- Discuss in breakouts and / or plenary and extract the learning (especially when debriefing insights from breakout groups)
- Conduct a practical activity to build skill
- Encourage attendees to feedback to each other
- Make personal notes in a journal, to capture the learning – as well as a personal development action plan at the end of the workshop
This was an on-site event, but the structure would be the same online in accordance with best practice for training. Here, you share new information then check their understanding by running a practical exercise where trainees can have a go at applying the theory to their own situation.
Ebbinghaus proposed the ‘forgetting curve‘, which suggests people won’t remember new information unless they make an active attempt to review, retain or recall it afterwards. This means it’s best to structure learning transfer in a way that includes followup revision activities.
One thing Jackie does is facilitate a series of online games based on Articulate (describing), Charades (acting) and Pictionary (drawing) using your own theme, jargon or concepts as clues. It’s a fun and competitive team session that generates lots of laughter while also helping participants to embed the key learning.
For meetings that run over a day or more, make sure you give extended lunch breaks so people can stretch their legs, get fresh air, and refresh their concentration for the afternoon.
You can also set up a social opportunity. I usually allow 90 minutes for lunch, and tell them the first 30 minutes is an optional lunch and chat, where they can move their laptop into the kitchen or dining room and talk to their colleagues while they eat together.
If you’re running a team-building session, you might arrange that everyone eats the same food by delivering a takeaway, ready-meal or recipe box to their home address, or by providing them all with the same recipe to prepare at the same time (depending on geography and dietary/cultural preferences of course). Even choosing a shared theme such as Italian or Asian will bring a sense of togetherness.
One meeting I facilitated this year had the objective of bonding team members so they could play to their strengths. It ran over three days and we used lots of different activities to keep people engaged.
To link the event to the company strategy, we focused on the value proposition of the work the team does. Some people had joined the company during lockdown, so they’d never met each other in real life. We therefore ran some exercises to help people get to know each other. Here’s one team-building activity that worked really well.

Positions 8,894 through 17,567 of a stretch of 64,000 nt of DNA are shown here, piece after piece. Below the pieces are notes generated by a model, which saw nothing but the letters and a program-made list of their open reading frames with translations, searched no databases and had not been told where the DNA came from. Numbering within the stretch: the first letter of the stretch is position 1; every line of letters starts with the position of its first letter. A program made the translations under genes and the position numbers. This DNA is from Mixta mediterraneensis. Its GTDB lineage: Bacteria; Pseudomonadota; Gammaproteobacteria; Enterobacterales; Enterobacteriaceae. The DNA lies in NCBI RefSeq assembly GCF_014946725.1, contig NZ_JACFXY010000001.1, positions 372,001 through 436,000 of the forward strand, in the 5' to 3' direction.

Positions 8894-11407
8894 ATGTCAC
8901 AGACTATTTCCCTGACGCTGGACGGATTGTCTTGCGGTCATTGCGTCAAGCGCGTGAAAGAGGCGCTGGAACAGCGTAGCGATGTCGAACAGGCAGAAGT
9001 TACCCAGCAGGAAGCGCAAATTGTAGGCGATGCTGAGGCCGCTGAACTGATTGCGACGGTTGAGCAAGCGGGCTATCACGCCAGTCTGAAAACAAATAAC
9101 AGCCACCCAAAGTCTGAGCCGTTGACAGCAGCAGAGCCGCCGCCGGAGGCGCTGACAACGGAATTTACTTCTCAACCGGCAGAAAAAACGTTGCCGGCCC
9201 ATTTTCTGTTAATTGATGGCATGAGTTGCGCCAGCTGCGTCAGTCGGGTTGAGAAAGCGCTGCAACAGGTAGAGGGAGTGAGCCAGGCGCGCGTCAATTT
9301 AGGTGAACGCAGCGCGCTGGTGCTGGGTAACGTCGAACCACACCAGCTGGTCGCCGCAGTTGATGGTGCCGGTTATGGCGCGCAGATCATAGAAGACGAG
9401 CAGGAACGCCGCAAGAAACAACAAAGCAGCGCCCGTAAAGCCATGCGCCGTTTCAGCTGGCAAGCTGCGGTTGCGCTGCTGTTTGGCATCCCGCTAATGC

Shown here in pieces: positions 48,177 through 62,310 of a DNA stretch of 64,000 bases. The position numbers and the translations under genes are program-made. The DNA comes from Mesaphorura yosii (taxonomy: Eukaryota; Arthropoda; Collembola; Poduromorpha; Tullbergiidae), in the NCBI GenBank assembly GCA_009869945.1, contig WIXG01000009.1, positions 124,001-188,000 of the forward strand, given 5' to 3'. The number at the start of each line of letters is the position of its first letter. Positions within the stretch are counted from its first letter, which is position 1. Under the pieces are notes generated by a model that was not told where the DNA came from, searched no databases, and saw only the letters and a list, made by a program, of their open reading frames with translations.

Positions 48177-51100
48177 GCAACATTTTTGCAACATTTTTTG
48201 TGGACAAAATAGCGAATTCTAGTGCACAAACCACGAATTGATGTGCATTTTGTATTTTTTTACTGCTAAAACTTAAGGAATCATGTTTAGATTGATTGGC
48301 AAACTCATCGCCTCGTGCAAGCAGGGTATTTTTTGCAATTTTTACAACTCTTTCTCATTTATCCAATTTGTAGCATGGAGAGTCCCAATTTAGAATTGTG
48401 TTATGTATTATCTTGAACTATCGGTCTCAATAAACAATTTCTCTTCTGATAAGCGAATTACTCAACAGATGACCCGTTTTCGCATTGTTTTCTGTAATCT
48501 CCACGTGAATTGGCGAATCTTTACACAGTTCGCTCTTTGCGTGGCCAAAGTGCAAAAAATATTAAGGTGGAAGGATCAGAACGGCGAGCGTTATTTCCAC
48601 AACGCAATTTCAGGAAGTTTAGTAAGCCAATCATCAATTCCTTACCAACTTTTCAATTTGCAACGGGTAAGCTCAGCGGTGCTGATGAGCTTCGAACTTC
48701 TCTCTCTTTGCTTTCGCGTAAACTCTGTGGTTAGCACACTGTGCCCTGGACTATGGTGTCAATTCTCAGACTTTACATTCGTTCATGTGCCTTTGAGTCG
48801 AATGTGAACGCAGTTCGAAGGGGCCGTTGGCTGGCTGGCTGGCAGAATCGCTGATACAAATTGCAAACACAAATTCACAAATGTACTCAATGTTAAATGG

We used Jamboard to create a frame (that’s Google’s word for ‘page’) for each person. Other participants were invited to leave appreciative feedback as it occurred to them, adding virtual sticky notes to recognise each person’s contribution to the team in general or to this meeting in particular.
We gave them 20 minutes extra over lunch on the last day to make sure they had completed this task and written what they wanted to say about their colleagues.
Each person then had 15 minutes to review their own page before sharing what they had learned about themselves (optionally). For example, they might have recognised a strength they didn’t know they had, and need to make sure they use it.
This exercise was woven into the Strengthsfinder Tool – just one of many tools I’m accredited to use.
It was a positive and life-affirming experience for people who might have been feeling quite isolated. It also encouraged active participation over the three days of the meeting – because people knew they’d get feedback, it encouraged them to bring their best self to the event.
If you found this information useful, you might also enjoy my other articles on the subject:
- Leading global teams
- Running your team using virtual facilitation
- How and why to collaborate effectively
- Psychological safety and team effectiveness
- How to use body language to create rapport
- How to facilitate effective virtual meetings
Read more about the UCLH event here:
As preparation for her new book, Jackie has also published a list of 30 activities you can use on Zoom.
Many of my clients are reporting that a year of virtual meetings has reduced meaningful communication to transactional communication. So, next month, we look at how to bring back conversations that really count.